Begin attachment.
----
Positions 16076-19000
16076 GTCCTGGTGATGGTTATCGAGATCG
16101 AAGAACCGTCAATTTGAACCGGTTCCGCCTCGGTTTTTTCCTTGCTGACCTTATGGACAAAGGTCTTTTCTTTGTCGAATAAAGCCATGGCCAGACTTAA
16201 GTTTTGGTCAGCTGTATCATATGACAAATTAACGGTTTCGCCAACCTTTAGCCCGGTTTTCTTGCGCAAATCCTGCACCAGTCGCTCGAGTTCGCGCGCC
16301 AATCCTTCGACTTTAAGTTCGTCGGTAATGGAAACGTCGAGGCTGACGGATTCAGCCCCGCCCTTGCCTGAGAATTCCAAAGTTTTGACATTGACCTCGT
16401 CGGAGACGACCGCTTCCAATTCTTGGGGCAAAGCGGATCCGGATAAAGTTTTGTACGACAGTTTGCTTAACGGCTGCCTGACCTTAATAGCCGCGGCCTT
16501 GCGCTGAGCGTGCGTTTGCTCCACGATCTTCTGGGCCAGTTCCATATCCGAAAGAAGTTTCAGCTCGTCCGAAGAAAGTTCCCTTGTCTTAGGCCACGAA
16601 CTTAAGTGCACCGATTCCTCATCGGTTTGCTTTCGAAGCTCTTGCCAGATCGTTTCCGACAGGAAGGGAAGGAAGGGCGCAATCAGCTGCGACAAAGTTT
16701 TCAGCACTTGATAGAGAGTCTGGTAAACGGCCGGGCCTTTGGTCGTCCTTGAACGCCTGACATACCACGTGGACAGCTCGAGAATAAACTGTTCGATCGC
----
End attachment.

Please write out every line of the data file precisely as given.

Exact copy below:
Positions 16076-19000
16076 GTCCTGGTGATGGTTATCGAGATCG
16101 AAGAACCGTCAATTTGAACCGGTTCCGCCTCGGTTTTTTCCTTGCTGACCTTATGGACAAAGGTCTTTTCTTTGTCGAATAAAGCCATGGCCAGACTTAA
16201 GTTTTGGTCAGCTGTATCATATGACAAATTAACGGTTTCGCCAACCTTTAGCCCGGTTTTCTTGCGCAAATCCTGCACCAGTCGCTCGAGTTCGCGCGCC
16301 AATCCTTCGACTTTAAGTTCGTCGGTAATGGAAACGTCGAGGCTGACGGATTCAGCCCCGCCCTTGCCTGAGAATTCCAAAGTTTTGACATTGACCTCGT
16401 CGGAGACGACCGCTTCCAATTCTTGGGGCAAAGCGGATCCGGATAAAGTTTTGTACGACAGTTTGCTTAACGGCTGCCTGACCTTAATAGCCGCGGCCTT
16501 GCGCTGAGCGTGCGTTTGCTCCACGATCTTCTGGGCCAGTTCCATATCCGAAAGAAGTTTCAGCTCGTCCGAAGAAAGTTCCCTTGTCTTAGGCCACGAA
16601 CTTAAGTGCACCGATTCCTCATCGGTTTGCTTTCGAAGCTCTTGCCAGATCGTTTCCGACAGGAAGGGAAGGAAGGGCGCAATCAGCTGCGACAAAGTTT
16701 TCAGCACTTGATAGAGAGTCTGGTAAACGGCCGGGCCTTTGGTCGTCCTTGAACGCCTGACATACCACGTGGACAGCTCGAGAATAAACTGTTCGATCGC